MORAN: Mmm hmm. Let me ask you question that I know the secretary of Department of Homeland Security always gets. But you're here, so why not. What keeps you up at night right now? As you look at the raft of endeavors and of programs that you're undertaking to address threats and problems, what keeps you up at night?

NAPOLITANO: Well, I think -- you know, the things I know about don't keep me up, because they're being handled. It's the -- it's the things you don't know about but can imagine, where you're trying to really think your way through and be proactive -- that can -- that can engage you in some nighttime thinking. So the known/unknown, as has been said before, is something I think anyone in a position like this one has to -- has to be concerned with.

MORAN: Privacy, which was a big issue in the agreement that you reached with the G-6 plus one, and more broadly than that, for a lot of people in a lot of countries around the world, there's this sense of the encroaching eyes of government on us at every single stage.

NAPOLITANO: Yeah.

MORAN: You get that all the time. So what do you say as you reach these agreements, push our borders and the United States' way of doing things out into countries which have different traditions and values, perhaps? Is big sister watching?

NAPOLITANO: I think "big sis" is my moniker in the Drudge Report. (Laughter.) So I knew I'd actually made it when I had my own name in the Drudge Report. You know, that's the standard.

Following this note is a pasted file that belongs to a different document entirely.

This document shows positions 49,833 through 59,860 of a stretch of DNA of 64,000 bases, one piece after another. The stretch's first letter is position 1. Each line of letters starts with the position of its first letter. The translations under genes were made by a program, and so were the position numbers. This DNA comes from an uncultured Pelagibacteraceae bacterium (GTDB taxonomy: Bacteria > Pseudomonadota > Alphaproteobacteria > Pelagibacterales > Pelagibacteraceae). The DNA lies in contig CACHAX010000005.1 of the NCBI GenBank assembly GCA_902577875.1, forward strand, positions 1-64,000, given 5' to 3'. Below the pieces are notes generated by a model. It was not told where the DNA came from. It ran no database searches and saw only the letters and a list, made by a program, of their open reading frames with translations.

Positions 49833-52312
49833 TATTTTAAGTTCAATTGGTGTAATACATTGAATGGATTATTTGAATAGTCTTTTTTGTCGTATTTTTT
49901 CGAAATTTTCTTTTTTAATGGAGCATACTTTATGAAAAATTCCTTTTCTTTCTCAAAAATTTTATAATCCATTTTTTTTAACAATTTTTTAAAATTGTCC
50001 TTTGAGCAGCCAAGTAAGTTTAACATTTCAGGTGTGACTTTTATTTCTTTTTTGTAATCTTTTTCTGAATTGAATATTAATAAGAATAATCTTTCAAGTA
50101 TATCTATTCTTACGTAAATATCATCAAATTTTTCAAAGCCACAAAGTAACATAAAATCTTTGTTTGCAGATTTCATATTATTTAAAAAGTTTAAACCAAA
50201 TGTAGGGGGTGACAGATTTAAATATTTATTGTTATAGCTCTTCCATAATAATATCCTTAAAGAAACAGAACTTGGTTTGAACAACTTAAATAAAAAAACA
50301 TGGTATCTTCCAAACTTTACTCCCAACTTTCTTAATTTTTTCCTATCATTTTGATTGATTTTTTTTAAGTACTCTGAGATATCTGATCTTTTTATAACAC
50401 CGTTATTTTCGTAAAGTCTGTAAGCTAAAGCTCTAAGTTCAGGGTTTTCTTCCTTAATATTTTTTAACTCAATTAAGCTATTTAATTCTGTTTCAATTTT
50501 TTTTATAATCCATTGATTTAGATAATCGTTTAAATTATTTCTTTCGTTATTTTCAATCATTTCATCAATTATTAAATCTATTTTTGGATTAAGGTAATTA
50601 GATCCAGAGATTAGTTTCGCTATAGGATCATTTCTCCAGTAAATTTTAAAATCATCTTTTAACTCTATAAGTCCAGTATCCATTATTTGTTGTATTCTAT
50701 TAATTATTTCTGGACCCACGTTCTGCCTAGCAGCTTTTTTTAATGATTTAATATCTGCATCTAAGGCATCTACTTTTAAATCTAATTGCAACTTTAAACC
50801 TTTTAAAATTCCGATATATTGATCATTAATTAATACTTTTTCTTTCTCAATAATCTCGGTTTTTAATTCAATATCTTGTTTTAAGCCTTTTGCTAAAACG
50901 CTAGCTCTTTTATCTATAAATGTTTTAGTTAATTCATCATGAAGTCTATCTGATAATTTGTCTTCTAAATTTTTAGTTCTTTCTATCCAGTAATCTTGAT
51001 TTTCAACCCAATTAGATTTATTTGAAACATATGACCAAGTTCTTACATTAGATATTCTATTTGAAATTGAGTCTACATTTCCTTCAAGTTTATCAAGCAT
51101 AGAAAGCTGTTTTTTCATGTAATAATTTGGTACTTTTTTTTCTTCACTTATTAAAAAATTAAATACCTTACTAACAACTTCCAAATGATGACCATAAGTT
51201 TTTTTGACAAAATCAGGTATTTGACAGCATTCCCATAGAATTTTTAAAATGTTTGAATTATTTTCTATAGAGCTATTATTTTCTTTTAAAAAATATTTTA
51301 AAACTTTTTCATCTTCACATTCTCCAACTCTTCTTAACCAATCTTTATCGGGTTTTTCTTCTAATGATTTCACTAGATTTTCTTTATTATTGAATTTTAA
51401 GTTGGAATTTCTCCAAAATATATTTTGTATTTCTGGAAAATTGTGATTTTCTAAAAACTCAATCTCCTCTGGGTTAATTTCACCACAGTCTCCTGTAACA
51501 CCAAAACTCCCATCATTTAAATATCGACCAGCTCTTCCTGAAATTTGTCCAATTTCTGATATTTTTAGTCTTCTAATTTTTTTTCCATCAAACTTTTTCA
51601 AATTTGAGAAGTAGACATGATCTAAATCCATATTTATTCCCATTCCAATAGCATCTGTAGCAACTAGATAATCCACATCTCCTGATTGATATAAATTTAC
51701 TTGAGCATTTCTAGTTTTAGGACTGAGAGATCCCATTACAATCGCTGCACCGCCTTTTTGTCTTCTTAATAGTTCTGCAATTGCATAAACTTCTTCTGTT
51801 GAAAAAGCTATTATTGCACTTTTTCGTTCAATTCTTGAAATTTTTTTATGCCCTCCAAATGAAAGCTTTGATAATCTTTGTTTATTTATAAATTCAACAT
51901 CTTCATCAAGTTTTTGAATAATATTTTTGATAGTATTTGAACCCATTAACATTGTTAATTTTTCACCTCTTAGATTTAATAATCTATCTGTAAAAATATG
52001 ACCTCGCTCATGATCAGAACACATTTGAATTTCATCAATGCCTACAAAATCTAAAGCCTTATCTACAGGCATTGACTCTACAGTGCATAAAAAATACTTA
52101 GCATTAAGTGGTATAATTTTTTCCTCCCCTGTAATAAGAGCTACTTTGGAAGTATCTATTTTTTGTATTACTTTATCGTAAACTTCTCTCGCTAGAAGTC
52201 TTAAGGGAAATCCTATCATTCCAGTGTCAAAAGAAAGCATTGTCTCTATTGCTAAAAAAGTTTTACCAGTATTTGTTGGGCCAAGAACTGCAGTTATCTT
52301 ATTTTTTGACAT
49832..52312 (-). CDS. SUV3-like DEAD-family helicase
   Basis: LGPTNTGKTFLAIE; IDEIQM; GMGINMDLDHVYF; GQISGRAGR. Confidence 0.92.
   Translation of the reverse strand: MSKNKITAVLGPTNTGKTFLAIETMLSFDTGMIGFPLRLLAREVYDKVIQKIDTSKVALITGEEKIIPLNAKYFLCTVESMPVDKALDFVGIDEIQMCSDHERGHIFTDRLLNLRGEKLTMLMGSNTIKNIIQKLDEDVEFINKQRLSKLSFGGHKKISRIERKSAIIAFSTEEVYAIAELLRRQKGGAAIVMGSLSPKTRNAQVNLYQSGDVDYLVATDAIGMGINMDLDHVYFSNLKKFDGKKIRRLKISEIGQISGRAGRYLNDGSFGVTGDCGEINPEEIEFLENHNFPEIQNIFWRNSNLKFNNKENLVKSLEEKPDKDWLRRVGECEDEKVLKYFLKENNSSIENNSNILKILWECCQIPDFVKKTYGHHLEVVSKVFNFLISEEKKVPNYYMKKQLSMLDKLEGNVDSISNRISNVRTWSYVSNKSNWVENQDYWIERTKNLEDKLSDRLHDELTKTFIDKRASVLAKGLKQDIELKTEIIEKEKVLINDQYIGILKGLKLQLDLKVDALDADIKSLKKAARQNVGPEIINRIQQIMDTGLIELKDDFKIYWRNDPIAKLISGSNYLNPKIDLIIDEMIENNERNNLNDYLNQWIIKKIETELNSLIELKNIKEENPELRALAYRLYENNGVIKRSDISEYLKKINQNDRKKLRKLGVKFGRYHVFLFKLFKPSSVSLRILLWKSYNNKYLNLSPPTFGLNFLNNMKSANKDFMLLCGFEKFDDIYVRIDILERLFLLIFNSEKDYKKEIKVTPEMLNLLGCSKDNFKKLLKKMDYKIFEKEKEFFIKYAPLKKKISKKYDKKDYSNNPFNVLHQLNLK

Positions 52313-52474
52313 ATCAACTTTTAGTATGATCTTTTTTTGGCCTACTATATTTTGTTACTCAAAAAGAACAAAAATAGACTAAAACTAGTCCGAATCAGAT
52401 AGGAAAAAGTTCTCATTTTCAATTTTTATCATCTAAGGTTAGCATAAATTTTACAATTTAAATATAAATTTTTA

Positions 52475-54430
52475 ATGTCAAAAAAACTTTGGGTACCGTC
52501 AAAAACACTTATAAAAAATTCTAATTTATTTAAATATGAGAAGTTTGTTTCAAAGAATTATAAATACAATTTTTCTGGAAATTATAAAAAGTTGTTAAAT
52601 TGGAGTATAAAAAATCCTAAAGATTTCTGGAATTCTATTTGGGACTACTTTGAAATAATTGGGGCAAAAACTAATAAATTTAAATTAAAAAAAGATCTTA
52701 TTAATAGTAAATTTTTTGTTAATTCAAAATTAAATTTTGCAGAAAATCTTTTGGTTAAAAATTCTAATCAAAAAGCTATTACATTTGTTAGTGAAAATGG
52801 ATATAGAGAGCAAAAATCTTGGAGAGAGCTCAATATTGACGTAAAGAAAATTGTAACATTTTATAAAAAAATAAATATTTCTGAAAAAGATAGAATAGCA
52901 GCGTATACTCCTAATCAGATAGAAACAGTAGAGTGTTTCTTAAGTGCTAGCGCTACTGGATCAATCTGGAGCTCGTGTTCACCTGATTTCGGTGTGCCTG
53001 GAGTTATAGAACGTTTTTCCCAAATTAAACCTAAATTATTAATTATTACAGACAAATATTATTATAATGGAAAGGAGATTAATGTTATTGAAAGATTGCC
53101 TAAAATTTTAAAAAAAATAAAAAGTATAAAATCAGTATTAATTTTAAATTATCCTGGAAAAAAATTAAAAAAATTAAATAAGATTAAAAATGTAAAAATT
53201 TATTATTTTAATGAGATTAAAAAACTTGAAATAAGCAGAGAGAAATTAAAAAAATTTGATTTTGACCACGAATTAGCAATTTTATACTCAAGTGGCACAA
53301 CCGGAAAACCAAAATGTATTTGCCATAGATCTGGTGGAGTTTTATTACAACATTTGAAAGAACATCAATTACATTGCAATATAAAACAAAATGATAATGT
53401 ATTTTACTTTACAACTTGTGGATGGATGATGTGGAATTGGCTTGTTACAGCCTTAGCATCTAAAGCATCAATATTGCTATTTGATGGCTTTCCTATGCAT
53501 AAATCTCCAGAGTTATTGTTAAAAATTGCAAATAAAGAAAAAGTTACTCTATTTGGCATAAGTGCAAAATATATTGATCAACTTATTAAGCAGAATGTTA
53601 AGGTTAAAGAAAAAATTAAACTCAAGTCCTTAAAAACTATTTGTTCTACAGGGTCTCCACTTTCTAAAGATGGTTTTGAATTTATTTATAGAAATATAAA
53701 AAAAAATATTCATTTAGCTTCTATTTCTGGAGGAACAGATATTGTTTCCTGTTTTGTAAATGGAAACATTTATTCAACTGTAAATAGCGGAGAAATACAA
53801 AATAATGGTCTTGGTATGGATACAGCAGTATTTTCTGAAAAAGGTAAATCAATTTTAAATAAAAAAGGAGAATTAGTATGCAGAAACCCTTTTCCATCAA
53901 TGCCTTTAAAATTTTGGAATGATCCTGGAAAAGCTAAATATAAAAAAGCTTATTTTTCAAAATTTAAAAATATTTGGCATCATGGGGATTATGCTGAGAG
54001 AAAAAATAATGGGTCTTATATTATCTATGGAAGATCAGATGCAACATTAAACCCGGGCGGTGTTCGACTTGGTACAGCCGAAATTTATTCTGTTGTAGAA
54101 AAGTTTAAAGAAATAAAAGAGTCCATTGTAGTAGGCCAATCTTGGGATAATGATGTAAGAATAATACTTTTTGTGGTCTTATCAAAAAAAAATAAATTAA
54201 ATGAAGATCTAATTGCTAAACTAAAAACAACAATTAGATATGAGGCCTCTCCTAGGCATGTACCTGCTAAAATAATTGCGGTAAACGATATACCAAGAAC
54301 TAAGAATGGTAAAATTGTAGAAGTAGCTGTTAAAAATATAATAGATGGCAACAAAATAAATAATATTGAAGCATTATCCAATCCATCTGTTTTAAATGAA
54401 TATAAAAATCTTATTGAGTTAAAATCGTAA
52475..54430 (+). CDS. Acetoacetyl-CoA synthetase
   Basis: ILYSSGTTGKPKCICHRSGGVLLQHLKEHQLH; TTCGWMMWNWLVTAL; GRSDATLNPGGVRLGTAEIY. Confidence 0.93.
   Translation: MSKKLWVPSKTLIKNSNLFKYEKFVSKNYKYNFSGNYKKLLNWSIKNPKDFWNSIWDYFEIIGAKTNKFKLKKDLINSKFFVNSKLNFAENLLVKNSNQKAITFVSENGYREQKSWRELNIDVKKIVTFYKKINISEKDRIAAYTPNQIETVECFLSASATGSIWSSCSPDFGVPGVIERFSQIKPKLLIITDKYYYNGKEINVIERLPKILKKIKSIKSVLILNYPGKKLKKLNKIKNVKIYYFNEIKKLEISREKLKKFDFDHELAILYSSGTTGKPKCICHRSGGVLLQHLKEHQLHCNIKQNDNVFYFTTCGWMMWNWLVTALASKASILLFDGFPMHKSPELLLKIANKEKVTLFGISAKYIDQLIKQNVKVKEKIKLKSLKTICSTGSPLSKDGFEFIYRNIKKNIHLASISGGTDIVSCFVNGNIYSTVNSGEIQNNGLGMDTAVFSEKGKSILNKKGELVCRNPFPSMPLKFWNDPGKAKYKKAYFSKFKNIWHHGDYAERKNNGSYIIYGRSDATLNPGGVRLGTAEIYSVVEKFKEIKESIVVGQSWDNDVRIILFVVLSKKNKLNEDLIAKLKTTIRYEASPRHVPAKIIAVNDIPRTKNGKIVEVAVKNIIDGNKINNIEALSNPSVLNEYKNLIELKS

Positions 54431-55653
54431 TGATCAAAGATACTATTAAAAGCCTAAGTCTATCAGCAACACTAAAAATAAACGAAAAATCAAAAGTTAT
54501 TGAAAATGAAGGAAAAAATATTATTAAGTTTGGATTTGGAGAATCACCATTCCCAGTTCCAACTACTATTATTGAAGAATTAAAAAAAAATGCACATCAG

The PNR agreement is a good example of this. PNR agreement is actually -- will be with the EU; and it's the post-Lisbon Treaty EU, which means we've had to negotiate with the commission. We've now finished an agreement, and initialed it with the commission. We anticipate it to be improved by the council next week on the 13th, and then we will have to go and have it ratified by the European Parliament. We have been the lead negotiator for the U.S. on this agreement. And one of the key sticking points has been data privacy protection, which is one of the fundamental rights in the Charter of Rights in the EU.

You know, there -- you know, one of the key things we've had to do is to educate our EU partners that the United States values privacy, too, and we value our personal information. We just have different legal systems by which to address them. And in the new PNR agreement, I think we've reached accommodation with the EU privacy interests, consistent with the way the United States handles privacy and data protection issues.

And at the same time, by being able to exchange PNR and have that agreement in place, we will have one of the more effective and important tools available to us to know about the international travel of potential terrorists, transnational criminals and the like.

I could mention Najibullah Zazi, David Headley are just two of the individuals that we have helped identify through the PNR data.